Elizabeth Holmes may have grown so accustomed to lying that she even allegedly fibbed about mundane, inconsequential, and adorable things. In February 2019, Vanity Fair reported that Holmes began bringing her Siberian husky puppy into the Theranos offices in September 2017 — and that the puppy, named Balto, frequently relieved himself all over the building. Aside from the obvious inconveniences of canine incontinence in a workplace, bringing Balto into the offices and labs posed another risk: Theranos scientists worried that Balto's fur could contaminate blood samples.

Holmes reportedly attempted to train Balto as a search and rescue dog, but "huskies are not bred for rescue; they are long-distance runners, and Balto failed out," reported Vanity Fair. Holmes also reportedly began telling people that Balto was a wolf, but according to The Nest, purebred huskies contain about as much wolf DNA as a poodle or bulldog. 

Final fun fact: Holmes reportedly named Balto "after the world-famous sled dog who, in 1925, led a team of huskies on a dangerous, 600-mile trek from Nenana, Alaska, to remote Nome, Alaska, bearing an antitoxin that was used to fight a diphtheria outbreak," reported Vanity Fair. "…In Holmes's telling, Balto's perseverance mirrored her own. His voyage with the life-changing drug was not so different from her ambition."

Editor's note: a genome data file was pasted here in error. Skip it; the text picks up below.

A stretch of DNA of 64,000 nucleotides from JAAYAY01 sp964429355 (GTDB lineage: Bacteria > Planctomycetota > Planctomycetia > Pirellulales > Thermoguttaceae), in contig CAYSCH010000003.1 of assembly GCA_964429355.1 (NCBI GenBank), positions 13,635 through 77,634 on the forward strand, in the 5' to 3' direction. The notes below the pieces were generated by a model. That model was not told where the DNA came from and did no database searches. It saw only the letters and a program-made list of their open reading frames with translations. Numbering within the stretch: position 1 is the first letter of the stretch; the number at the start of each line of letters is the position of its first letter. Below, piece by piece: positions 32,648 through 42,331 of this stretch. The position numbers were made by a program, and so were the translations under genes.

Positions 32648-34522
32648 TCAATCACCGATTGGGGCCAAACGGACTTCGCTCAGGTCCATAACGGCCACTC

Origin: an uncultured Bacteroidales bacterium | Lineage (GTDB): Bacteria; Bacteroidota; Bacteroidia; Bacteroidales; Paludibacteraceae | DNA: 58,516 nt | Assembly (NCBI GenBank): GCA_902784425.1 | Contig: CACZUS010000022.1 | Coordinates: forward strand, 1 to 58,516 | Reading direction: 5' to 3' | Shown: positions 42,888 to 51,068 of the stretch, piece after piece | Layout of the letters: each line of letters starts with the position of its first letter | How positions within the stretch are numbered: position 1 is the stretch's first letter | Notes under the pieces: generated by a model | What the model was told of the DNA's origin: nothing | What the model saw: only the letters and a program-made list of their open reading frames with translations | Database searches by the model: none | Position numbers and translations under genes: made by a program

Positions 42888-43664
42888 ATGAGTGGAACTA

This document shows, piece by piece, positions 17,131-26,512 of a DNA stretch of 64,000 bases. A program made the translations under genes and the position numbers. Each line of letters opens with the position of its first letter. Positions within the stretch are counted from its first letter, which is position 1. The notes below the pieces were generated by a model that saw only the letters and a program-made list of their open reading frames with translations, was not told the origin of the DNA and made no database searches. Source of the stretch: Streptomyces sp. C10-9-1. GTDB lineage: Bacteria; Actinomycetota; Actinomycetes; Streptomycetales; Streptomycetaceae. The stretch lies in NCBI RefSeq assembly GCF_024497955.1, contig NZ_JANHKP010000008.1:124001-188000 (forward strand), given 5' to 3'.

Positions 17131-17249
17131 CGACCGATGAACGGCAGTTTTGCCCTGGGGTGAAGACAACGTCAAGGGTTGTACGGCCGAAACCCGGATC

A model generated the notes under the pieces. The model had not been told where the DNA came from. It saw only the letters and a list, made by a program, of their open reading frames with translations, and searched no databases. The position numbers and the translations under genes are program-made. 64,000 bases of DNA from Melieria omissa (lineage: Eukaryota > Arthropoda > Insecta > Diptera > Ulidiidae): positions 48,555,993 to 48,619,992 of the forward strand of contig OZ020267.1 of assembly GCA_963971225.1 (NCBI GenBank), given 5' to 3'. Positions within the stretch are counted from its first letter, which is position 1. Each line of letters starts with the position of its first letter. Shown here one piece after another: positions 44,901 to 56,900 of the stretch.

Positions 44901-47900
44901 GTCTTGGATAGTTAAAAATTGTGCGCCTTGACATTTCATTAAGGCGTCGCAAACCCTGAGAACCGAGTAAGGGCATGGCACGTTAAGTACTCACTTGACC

She still thinks she can make a comeback

Elizabeth Holmes has reportedly remained optimistic about her future, despite the horrific fall of Theranos. She reportedly resides in the San Francisco area, and according to the Daily Mail, she's engaged to Billy Evans, "the heir to a hotel fortune who worked at a driverless car start-up — and is now a father to Balto the 'wolf' dog." The two were reportedly spotted at Burning Man just days before Theranos was dissolved.

Holmes no longer exclusively sports black turtlenecks, and sources told Vanity Fair that she claims she is "greeted by well-wishers on the street who are rooting for her resurrection." She reportedly has met with filmmakers about a documentary presenting her side of the Theranos story and is eager to someday write a book about her experiences. Perhaps the most remarkable thing Holmes has been up to: Vanity Fair reports that she's been taking meetings with investors again, possibly in hopes of starting another new tech company.